Renee’s presentation about censorship in China was particularly interesting to me due to the fact that I still can’t wrap my head around the topic in general. It amazes me how an entire country filled with an Internet using population of over 700 million is so successfully censored by the government. After this presentation it came to my attention that I have taken my freedom of speech and internet/social media usage for granted here in America. I can’t begin to imagine American millennial culture without freedom of speech, especially in our current political situation.
One specific moment in the presentation that haunts my thoughts is China’s attempt to bury the story of the train wreck by literally burying the entire scene and those still trapped in the train. This is truly frightening because it makes me wonder what other tragic stories they have successfully erased from the world/their citizens by censoring articles and reports in the news. It was nice learning that internet-using activist in China have found loopholes to take advantage of in their insanely censored world. Their use of art and word play is brilliant and opens up the door to a whole new range of discussions through social media, blogs, and other websites.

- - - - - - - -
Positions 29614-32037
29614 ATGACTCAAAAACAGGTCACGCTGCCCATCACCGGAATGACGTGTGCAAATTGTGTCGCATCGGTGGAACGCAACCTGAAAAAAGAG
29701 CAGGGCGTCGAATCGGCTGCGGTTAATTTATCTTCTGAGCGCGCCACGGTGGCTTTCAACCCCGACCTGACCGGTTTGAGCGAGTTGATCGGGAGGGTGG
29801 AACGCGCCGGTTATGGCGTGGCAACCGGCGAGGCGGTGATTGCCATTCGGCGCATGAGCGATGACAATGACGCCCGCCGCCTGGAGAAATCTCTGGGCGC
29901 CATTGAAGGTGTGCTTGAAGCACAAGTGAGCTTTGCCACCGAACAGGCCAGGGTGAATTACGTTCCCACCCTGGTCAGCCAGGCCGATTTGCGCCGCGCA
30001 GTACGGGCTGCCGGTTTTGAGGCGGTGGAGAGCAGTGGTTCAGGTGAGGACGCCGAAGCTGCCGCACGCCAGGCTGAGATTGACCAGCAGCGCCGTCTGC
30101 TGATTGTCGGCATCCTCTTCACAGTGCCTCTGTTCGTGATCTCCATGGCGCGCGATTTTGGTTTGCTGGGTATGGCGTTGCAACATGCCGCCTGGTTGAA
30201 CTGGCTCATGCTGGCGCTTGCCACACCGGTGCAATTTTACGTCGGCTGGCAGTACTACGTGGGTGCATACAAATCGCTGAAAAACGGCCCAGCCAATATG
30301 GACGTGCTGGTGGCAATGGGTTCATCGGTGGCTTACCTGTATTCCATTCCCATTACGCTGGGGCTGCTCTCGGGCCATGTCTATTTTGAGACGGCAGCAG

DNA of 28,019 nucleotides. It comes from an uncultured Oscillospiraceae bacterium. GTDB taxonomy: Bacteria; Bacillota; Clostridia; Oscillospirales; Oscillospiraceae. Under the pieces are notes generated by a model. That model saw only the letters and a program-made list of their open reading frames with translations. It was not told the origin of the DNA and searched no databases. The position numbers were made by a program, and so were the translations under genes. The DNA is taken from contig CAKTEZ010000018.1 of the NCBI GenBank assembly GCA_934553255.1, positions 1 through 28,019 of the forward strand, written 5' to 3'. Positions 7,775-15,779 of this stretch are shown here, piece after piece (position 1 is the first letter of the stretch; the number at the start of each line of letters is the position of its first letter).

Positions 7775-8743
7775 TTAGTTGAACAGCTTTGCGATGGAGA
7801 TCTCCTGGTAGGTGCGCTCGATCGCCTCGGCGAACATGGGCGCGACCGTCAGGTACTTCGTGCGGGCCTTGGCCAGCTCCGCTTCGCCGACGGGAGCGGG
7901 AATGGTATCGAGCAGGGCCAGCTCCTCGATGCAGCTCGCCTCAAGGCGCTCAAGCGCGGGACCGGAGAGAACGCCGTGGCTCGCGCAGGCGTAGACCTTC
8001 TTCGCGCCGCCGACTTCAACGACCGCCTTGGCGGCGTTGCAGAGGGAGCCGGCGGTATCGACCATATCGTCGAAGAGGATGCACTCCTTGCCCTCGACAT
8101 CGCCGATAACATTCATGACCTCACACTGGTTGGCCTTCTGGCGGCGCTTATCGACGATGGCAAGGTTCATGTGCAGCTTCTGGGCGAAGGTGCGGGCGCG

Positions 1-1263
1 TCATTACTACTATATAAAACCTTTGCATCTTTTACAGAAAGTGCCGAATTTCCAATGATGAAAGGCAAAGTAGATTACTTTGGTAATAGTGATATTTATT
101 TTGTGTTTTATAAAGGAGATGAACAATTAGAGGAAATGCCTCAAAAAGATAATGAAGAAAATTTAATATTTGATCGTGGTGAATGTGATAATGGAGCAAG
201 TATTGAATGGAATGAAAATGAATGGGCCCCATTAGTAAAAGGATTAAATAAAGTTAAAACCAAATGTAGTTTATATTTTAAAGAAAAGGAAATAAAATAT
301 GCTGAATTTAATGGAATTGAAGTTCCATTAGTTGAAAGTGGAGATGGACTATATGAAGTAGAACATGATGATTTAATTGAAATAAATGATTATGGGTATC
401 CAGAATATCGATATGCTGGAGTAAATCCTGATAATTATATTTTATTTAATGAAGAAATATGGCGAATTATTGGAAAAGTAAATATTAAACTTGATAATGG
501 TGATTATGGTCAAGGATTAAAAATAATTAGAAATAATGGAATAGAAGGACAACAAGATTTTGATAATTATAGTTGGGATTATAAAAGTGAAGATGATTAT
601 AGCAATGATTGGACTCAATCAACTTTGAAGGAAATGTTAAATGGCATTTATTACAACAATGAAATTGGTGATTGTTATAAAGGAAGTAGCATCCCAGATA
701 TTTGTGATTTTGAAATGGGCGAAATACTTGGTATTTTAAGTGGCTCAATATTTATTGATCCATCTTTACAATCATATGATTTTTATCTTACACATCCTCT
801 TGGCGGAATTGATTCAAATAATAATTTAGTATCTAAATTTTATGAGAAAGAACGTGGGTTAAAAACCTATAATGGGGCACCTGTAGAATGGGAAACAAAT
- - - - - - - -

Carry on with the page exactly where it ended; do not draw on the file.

Reflecting on the actions of these activists, I’m not sure I would be brave enough to risk being sent to jail for a period of time to discuss what the government wants to keep quiet. Although Renee mentioned lawyers often defend these activists by claiming they weren’t trying to make any political statements, just be humorous on the internet, I would still be too afraid the possible consequences. It will be interesting to see what new loopholes activists will get away with next.